Three Deadly Myths about Train-Crossing Wrecks

By John Fabry

When someone is killed in a train-crossing accident, people often wonder how it could have happened.  Why didn’t the driver see and stop for the train?  This question arises because of commonly held but incorrect beliefs about train crossings: deadly myths.

Myth # 1:  Railroad-Crossing Accidents Are Rare

The Federal Railroad Administration (FRA) defines a “Highway-Rail Grade Crossing Incident” as any impact between a rail user and a highway user at a “crossing site.” A train hitting a car, truck or motorcycle at a crossing would be a reportable “incident.”

A total of 2,405 such incidents were reported to the FRA nationally in 2008, resulting in 289 deaths and many more injuries.  Texas was an unfortunate leader in this area, with 228 collisions (nearly 10% of the total) and 17 deaths occurring in the state.  As you consider these statistics, keep in mind that the accuracy of the FRA’s information depends upon the nation’s railroads’ data collection and reporting processes.  The FRA admits, “It is not possible to identify reportable events that were omitted from a railroad’s submission.”  In other words, the numbers could actually be even higher.

Myth #2: Drivers Can Always See an Approaching Train

Trees, vegetation, buildings and other structures along a road leading to a crossing can block a driver’s view of an approaching train. If the road intersects railroad tracks at a skewed angle, the driver might not be able to see an approaching train.  Where more than one track is present at a crossing, a parked locomotive and/or railcars on one track can obstruct the view of an approaching train on the other track.

The American Association of State Highway and Transportation Officials recognized the importance of site distance to crossing safety at least as far back as 1954, stating that “Site distance is a primary consideration at crossings without signals or gates.  The condition at a railroad grade crossing is comparable to that of intersecting highways where a corner site triangle must be kept clear of obstructions.”  Drivers must not only be able to see an approaching train, but must have enough time to stop before reaching the track.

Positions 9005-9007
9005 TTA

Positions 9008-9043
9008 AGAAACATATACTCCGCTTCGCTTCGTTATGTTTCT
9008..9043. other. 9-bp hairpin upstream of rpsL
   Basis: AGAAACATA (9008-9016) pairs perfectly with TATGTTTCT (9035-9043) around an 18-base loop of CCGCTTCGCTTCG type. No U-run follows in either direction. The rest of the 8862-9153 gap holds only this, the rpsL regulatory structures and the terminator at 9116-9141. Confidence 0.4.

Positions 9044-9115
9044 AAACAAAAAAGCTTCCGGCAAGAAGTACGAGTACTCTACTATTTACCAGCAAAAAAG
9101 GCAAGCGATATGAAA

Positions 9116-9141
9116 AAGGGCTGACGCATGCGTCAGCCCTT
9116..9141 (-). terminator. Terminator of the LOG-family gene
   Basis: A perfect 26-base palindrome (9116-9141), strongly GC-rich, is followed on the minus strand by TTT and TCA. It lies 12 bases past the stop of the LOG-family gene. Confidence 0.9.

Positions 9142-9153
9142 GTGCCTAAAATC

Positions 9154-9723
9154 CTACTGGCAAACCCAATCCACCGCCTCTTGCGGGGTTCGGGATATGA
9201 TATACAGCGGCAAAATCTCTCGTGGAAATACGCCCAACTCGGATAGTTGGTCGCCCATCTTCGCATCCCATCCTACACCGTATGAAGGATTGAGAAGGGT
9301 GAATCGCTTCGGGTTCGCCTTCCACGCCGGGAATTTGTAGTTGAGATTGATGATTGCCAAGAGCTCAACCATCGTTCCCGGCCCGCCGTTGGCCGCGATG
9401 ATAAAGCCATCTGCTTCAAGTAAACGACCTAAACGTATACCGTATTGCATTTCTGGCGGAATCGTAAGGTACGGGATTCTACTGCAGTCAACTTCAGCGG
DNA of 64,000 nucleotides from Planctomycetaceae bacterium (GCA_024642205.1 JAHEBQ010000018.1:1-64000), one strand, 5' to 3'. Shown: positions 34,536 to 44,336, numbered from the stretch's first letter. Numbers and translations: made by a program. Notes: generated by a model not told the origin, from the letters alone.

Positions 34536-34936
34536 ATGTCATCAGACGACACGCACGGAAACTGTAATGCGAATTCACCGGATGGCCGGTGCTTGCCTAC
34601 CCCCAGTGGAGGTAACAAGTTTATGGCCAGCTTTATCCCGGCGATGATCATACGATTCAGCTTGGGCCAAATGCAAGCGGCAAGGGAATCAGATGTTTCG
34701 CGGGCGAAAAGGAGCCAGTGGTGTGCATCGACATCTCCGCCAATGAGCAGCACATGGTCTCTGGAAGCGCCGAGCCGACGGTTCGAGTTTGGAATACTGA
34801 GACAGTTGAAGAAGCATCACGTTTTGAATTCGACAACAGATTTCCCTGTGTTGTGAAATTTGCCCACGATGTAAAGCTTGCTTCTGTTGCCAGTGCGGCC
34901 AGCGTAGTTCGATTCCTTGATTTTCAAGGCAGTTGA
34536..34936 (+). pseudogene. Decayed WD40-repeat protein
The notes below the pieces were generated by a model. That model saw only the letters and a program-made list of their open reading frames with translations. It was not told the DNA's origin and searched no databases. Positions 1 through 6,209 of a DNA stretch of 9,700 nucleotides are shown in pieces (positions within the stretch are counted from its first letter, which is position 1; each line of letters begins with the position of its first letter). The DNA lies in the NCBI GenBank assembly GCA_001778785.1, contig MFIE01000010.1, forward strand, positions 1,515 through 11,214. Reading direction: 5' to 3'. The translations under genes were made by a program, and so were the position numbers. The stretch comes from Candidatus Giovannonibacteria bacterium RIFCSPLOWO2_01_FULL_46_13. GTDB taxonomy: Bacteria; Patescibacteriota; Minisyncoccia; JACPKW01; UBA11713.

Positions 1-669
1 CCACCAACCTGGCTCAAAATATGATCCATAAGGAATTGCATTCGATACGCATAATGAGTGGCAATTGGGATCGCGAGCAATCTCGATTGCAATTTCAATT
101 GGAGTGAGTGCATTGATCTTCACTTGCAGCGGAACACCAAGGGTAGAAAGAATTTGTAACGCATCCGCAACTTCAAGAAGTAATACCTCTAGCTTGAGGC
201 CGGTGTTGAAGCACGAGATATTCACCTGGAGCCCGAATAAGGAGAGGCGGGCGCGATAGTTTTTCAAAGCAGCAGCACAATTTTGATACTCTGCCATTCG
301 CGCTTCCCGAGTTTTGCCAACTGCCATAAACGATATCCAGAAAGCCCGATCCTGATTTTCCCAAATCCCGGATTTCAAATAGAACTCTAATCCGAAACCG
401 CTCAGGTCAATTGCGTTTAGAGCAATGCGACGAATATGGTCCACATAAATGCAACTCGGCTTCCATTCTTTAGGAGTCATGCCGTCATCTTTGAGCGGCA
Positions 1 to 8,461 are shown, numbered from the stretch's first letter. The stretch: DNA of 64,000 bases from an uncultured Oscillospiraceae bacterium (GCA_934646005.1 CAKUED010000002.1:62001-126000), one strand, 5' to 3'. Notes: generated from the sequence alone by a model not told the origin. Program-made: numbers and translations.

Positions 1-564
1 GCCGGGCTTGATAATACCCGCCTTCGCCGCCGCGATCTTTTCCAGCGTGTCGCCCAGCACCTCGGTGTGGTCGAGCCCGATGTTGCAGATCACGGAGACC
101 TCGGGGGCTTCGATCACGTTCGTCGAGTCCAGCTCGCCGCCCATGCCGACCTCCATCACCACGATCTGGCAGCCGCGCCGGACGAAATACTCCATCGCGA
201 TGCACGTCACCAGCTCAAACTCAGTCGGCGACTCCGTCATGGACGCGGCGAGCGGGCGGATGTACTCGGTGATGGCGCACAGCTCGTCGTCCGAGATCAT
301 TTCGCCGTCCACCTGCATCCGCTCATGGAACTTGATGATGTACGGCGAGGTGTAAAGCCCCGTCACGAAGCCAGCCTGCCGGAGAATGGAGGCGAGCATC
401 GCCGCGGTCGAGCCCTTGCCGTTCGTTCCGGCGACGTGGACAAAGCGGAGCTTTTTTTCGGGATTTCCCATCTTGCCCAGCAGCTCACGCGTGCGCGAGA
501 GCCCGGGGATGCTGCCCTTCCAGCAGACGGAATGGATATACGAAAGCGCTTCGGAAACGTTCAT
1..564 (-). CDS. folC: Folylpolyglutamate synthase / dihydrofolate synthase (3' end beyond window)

Myth #3: Crossing Collisions Occur Because the Driver Broke the Law or Tried to Beat the Train

Drivers in Texas approaching a railroad crossing equipped only with the familiar “Railroad Crossing” sign, known as a “crossbuck,” are required to yield the right-of-way to a train that is in “hazardous proximity” to the crossing.  Although it might seem obvious, Texas courts have recognized that drivers must have a reasonable opportunity to learn of a train in hazardous proximity to a crossing before they can be expected to yield the right-of-way. As at least one court has noted, “[e]very railroad crossing is a place of danger.”  However, Texas law recognizes that some crossings are “extra-hazardous.”  A crossing is extra-hazardous if it is “so dangerous that persons using ordinary care cannot pass over it in safety” without some warning other than the crossbuck sign.

A crossing may be classified as extra-hazardous if a permanent condition (such as a building) or a temporary condition (such as parked railcars) obstructs a driver’s view of an approaching train.  The railroad has a duty to use extraordinary measures to warn drivers of an approaching train at extra-hazardous crossings.  Extraordinary measures might include gates, flashing light signals, bells or a railroad employee waiving a flag.  The railroad may be held responsible if the failure to provide such warnings results in a collision with a vehicle attempting to cross its tracks.  In other words, a crossing accident may occur not because the driver was careless, but because the railroad was careless in failing to provide adequate warnings at an extra-hazardous crossing.

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